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What Happens When Women Lead? 3 Key Lessons from Powerhouse CEOs that All of Us Can Apply to Our Own Lives

What Happens When Women Lead? 3 Key Lessons from Powerhouse CEOs that All of Us Can Apply to Our Own Lives

By Julia Boorstin
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“When you grow up, everything will be different.”

I still remember my mother saying that when I was 13 years old, squeezed between friends in the back seat of afternoon carpool. We had just heard Gloria Steinem speak at our school’s annual women’s history speaker series.

It was an experience my mother saw as a rite of passage for me. She had marched against the Vietnam War and for civil rights. Proof of it sat on her desk: a photo of her younger self in a flower print minidress, flanked by her best friends holding picket signs. Drawn to the energy and potential in the women’s rights movement, she had heard Steinem speak in the 1970s.

“We marched so you wouldn’t have to,” she said.

When it comes to gender equity, conditions have not changed as much as my mom had hoped. The world right now looks nothing like what she expected. But maybe what she meant was that women of my generation would find new ways to do new things.

From what I’ve learned over my past twenty odd years of business reporting is how women have had to be far more scrappy, flexible, thick skinned, and innovative—and how the companies they have built have also taken on those characteristics. I’ve found that women’s strengths have often been overlooked or simply not associated with great leadership.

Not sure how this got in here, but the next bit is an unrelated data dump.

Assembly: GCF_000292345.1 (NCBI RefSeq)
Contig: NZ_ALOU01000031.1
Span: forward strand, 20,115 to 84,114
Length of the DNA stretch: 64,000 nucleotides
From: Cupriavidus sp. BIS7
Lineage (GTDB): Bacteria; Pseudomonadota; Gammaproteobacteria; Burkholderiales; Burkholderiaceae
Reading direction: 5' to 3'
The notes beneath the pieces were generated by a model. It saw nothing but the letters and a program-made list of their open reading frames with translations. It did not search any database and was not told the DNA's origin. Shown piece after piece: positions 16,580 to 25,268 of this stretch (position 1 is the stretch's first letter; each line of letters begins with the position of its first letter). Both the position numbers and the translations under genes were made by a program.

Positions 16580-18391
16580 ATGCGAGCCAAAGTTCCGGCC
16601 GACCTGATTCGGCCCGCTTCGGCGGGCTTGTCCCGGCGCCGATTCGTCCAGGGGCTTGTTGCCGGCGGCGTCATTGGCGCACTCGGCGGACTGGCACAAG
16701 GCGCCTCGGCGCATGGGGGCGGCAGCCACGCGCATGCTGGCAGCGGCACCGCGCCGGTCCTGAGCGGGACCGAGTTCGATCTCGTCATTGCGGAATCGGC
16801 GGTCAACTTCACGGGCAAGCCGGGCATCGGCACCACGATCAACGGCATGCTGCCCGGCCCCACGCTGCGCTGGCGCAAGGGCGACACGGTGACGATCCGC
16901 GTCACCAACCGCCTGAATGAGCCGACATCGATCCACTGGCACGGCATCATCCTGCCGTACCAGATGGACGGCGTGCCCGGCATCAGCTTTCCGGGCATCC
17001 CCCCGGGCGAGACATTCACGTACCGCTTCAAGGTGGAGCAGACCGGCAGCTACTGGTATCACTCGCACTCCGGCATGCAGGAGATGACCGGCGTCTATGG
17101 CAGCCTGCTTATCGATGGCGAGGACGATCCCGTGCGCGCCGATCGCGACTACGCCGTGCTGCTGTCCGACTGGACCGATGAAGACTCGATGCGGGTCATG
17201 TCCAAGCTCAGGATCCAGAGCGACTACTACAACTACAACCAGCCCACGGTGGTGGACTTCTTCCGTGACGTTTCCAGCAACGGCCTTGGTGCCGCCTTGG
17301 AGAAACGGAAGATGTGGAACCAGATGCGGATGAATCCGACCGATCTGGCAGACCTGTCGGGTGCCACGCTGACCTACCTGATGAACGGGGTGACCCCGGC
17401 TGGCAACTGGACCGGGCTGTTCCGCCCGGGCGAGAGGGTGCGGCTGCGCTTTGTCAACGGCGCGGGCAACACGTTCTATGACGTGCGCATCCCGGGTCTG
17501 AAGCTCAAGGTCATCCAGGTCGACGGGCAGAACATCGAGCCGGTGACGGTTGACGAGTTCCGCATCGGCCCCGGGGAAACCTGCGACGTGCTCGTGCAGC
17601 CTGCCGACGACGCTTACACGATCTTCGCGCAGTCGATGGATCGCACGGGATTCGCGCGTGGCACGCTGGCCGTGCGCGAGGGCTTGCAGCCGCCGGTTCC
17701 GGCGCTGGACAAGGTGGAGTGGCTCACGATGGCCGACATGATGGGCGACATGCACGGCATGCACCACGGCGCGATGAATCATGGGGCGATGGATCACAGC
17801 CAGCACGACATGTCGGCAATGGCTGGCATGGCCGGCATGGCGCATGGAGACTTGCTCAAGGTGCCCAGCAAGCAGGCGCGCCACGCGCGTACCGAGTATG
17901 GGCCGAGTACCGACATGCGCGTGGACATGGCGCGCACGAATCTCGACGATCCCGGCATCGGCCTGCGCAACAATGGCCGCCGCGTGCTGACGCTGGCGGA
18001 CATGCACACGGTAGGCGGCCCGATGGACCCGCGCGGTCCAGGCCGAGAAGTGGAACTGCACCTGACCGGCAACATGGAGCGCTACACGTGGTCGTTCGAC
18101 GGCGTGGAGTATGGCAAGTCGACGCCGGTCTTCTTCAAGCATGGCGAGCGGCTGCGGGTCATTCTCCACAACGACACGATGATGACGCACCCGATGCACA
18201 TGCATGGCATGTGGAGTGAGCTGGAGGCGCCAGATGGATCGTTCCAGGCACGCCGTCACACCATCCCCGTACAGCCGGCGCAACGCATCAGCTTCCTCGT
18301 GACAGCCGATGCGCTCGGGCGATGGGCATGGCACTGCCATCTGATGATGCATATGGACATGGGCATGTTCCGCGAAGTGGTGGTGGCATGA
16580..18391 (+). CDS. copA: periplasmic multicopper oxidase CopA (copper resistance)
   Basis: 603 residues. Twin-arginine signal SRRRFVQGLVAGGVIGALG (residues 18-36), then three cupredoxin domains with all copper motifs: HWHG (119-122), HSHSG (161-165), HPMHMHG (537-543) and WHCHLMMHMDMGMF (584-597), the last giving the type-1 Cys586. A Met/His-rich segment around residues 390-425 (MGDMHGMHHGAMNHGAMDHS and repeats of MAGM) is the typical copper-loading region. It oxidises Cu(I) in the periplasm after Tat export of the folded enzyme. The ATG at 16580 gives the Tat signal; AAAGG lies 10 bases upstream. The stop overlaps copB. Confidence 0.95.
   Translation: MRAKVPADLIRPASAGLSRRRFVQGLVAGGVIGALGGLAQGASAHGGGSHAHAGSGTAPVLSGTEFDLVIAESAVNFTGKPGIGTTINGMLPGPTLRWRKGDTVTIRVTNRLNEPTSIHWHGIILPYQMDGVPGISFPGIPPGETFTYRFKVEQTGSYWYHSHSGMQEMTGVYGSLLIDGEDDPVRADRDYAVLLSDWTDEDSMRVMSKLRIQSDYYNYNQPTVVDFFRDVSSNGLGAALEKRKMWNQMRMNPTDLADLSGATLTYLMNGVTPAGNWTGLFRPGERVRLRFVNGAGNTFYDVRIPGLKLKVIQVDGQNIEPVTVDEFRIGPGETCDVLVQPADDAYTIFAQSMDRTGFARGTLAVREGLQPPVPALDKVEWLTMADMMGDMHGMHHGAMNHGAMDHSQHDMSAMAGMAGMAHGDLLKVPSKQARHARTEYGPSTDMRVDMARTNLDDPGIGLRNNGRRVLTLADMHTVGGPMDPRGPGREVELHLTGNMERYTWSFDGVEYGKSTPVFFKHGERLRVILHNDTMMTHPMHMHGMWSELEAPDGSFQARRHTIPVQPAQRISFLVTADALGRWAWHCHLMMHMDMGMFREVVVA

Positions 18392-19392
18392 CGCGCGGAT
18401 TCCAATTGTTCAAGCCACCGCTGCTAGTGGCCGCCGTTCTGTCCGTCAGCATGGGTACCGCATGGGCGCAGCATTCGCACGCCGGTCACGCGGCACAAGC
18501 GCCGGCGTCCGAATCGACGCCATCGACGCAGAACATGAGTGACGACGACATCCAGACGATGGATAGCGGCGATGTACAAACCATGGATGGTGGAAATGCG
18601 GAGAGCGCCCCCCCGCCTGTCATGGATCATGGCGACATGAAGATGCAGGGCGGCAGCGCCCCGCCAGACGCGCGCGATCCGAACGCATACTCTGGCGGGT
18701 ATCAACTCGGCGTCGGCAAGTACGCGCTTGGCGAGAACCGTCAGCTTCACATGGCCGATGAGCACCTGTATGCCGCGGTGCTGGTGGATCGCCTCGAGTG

The more women’s leadership models—communal, empathetic, vulnerable, and purpose driven—become part of the established canon, the more all companies will gain. The sooner we recognize how characteristics that have nothing to do with “power” can be effective tools, the more businesses will profit from different perspectives and approaches.

Here’s what I’ve learned about what happens when women lead—and how all of us can take these lessons and apply them to our own lives.

1. Superpowers don’t always look like powers.

In reporting my new book, it became clear to me that there is no one type of leadership that always works, nor is there a singular trick to navigating challenges. What’s been most striking to me is that there is a vast gulf between the traditional idea of good leadership and the traits that actually contribute to good leadership.

For two years I spent my nights and weekends chronicling the stories of women who were often wildly different from one another, whose successes were due to their complex and nuanced approaches to leadership. Their varied approaches looked nothing like those of the strident founder-visionary, a mono-myth that reigned in the business world where I spent my days reporting. (Indeed, those who had tried to mimic stereotypical male leadership styles often foundered: Elizabeth Holmes cast herself in Steve Jobs’s image—an aspiring Supergirl copying Superman.)

The images put forth by CEOs and their marketing machines create a dangerously narrow image of powerful leadership. In fact, research shows that there is a more varied and counterintuitive set of leadership qualities that yield better results—for both women and men. Superpowers may be hard to identify when they don’t fit the commonly held leadership rubric.

2. We all get scared, and that’s actually a good thing.